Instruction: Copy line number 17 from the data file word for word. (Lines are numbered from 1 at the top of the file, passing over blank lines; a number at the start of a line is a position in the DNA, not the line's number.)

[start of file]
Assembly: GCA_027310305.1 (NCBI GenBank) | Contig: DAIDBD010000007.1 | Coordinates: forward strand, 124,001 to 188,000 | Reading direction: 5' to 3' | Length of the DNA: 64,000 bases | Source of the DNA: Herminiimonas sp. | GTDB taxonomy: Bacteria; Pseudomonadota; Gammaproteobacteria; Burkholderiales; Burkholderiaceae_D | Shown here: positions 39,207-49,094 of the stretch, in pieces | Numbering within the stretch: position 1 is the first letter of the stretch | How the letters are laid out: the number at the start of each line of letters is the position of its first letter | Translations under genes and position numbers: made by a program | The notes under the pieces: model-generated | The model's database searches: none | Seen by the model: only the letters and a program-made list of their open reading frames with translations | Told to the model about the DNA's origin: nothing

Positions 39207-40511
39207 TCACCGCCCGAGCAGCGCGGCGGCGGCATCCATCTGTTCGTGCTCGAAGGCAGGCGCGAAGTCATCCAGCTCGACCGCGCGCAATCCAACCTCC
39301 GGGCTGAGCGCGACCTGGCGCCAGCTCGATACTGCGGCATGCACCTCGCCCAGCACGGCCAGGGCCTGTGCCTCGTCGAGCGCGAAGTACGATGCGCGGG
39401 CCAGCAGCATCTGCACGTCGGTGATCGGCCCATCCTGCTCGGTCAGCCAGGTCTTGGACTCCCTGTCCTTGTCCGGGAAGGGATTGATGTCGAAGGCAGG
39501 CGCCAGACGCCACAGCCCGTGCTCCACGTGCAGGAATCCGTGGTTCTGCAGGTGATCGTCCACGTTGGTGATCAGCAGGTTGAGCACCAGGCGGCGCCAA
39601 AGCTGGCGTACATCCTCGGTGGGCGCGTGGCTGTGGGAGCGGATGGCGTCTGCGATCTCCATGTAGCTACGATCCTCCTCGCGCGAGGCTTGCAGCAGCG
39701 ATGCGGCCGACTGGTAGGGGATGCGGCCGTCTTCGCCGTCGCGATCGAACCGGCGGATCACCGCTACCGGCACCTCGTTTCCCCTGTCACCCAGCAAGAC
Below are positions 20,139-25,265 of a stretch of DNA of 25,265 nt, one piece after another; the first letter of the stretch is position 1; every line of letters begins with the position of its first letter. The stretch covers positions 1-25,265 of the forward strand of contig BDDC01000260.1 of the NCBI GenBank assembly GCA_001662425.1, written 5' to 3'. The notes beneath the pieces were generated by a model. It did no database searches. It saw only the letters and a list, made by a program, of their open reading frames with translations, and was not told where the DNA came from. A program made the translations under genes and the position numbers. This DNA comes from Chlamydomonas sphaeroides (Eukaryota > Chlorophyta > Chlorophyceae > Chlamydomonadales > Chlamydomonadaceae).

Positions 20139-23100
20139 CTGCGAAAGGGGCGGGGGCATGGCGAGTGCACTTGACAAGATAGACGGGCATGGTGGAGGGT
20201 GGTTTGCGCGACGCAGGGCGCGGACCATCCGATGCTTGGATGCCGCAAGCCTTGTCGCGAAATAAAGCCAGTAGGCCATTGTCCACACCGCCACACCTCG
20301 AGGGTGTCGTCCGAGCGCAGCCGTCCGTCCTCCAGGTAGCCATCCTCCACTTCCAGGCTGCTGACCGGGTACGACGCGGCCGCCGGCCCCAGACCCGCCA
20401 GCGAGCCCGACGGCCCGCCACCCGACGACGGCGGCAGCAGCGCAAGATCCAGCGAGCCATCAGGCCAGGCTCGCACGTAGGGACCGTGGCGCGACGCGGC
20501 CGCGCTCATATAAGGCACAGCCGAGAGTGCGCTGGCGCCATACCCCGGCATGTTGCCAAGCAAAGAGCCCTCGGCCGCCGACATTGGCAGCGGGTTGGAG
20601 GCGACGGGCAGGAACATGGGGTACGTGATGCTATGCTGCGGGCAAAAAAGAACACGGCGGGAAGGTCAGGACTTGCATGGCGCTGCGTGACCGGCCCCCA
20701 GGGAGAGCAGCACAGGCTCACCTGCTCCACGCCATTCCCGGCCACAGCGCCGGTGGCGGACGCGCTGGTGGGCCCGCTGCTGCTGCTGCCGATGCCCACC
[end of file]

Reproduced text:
20701 GGGAGAGCAGCACAGGCTCACCTGCTCCACGCCATTCCCGGCCACAGCGCCGGTGGCGGACGCGCTGGTGGGCCCGCTGCTGCTGCTGCCGATGCCCACC